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A Woman Who Means Business

Washington Business Journal Lauds CEO Eshauna Smith

In the fall of 2016, The Washington Business Journal honored Eshauna Smith, CEO of Urban Alliance as part of this year’s Women Who Mean Business Awards.

Eshauna often says that she used to believe that she was one of the “lucky ones” who escaped her low-income neighborhood for a better life.  But she further recounts her realization that luck had nothing to do with it.  She insists that she has become as successful business woman and community leader precisely because adults provided “purposeful and meaningful” support that launched her on a trajectory that has led her to be regularly invited to the CEO tables of the region’s most powerful economic engines, the White House and beyond.

Eshauna has transformed and improved the lives of thousands of under-resourced youth and families in DC and beyond.  From the day she graduated high school to the TED Talk she delivered last June to overseeing UA’s expansion today, Eshauna Smith has been a visionary business leader on a trajectory which has impacted the lives of thousands of low-income youth and families.  She is a social entrepreneur who grew up in a single-parent household in LA, attended UC Berkley and began her career at the Boys and Girls Club.  Since then she has been involved in philanthropy, government, advocacy and service work. Prior to joining Urban Alliance, Eshauna worked as a Senior Policy Advisor in the DC Office of the Deputy Mayor for Education where she led the development of Raise DC, the District’s first cradle-to-career partnership focused on improving educational and workforce development outcomes for DC youth from 0-24, including the creation of the Pathways for Young Adults training program and a youth re-engagement center which opened in the Fall of 2014.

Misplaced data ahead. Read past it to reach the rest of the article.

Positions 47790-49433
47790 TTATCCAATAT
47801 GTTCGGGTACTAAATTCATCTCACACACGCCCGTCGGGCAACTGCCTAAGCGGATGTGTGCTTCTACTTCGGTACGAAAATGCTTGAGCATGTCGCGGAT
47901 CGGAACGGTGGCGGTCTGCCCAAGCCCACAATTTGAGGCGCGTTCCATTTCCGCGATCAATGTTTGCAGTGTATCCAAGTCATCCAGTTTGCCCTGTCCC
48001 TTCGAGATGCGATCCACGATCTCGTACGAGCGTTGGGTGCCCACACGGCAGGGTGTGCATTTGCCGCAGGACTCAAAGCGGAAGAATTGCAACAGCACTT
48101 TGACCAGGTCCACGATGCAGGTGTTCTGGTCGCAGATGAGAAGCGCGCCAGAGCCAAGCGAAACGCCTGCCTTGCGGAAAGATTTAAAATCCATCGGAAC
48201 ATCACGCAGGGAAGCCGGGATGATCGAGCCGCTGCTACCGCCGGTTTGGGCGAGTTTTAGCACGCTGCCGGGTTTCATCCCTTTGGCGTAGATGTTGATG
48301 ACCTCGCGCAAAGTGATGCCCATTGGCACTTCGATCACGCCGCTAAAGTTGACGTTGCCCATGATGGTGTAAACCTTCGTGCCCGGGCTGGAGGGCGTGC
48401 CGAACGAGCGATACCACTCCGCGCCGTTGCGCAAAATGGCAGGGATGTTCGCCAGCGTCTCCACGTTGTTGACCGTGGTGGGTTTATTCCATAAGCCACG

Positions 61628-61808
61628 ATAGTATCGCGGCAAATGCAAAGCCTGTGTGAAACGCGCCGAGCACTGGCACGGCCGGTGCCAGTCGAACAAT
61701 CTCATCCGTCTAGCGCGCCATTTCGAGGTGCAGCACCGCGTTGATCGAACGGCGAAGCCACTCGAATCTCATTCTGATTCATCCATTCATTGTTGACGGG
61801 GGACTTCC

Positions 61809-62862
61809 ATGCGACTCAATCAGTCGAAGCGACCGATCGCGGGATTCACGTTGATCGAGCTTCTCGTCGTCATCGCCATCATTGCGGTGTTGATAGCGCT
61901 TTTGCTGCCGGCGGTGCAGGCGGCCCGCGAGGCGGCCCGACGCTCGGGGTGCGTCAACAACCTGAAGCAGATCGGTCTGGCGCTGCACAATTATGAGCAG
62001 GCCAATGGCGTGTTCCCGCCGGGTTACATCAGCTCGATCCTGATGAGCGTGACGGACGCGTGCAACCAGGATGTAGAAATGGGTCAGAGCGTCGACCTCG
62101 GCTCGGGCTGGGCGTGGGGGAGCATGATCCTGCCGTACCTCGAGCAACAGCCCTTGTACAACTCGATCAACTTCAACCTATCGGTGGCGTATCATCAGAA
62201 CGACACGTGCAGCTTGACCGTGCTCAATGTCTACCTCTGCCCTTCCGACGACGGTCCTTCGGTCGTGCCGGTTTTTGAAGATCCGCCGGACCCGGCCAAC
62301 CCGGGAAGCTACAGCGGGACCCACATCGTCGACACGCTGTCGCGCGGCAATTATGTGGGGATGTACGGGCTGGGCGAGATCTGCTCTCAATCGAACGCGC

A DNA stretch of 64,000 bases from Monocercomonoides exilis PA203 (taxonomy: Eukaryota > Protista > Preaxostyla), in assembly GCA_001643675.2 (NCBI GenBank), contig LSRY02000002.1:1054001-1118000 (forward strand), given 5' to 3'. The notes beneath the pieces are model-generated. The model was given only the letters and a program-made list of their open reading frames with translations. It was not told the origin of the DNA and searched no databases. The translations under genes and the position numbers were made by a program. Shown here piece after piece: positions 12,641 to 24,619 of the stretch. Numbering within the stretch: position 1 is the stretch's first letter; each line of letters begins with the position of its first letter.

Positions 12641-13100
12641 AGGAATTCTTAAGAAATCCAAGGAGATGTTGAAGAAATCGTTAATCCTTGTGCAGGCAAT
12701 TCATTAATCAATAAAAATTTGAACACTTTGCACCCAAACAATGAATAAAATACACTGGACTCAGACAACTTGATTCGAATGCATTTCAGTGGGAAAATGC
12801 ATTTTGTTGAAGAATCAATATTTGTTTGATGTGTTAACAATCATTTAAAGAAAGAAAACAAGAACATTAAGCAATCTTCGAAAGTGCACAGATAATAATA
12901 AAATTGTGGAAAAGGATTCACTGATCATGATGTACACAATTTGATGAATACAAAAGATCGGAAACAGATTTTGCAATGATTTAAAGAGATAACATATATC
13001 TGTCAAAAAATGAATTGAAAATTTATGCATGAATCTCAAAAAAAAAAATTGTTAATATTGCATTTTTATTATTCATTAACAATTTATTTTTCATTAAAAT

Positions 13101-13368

A national expert on youth employment, Eshauna is a national leader in youth employment.  Partnering with Vice President Biden and corporate executives, in 2014, Eshauna organized and led a national conversation on the issue with CEOs at the US Chamber of Commerce, which was covered by C-SPAN.  At this event, Eshauna released “Youth Employment Matters,” a policy brief focused on the connection between early work and long-term self-sufficiency.  Eshauna has also been involved with the Clinton Global Initiative’s Youth Employment Action Network.

Eshauna is a woman who means Business.  She is a role model to young women.  And she is living proof that paying it forward is good business indeed.

Watch her video here.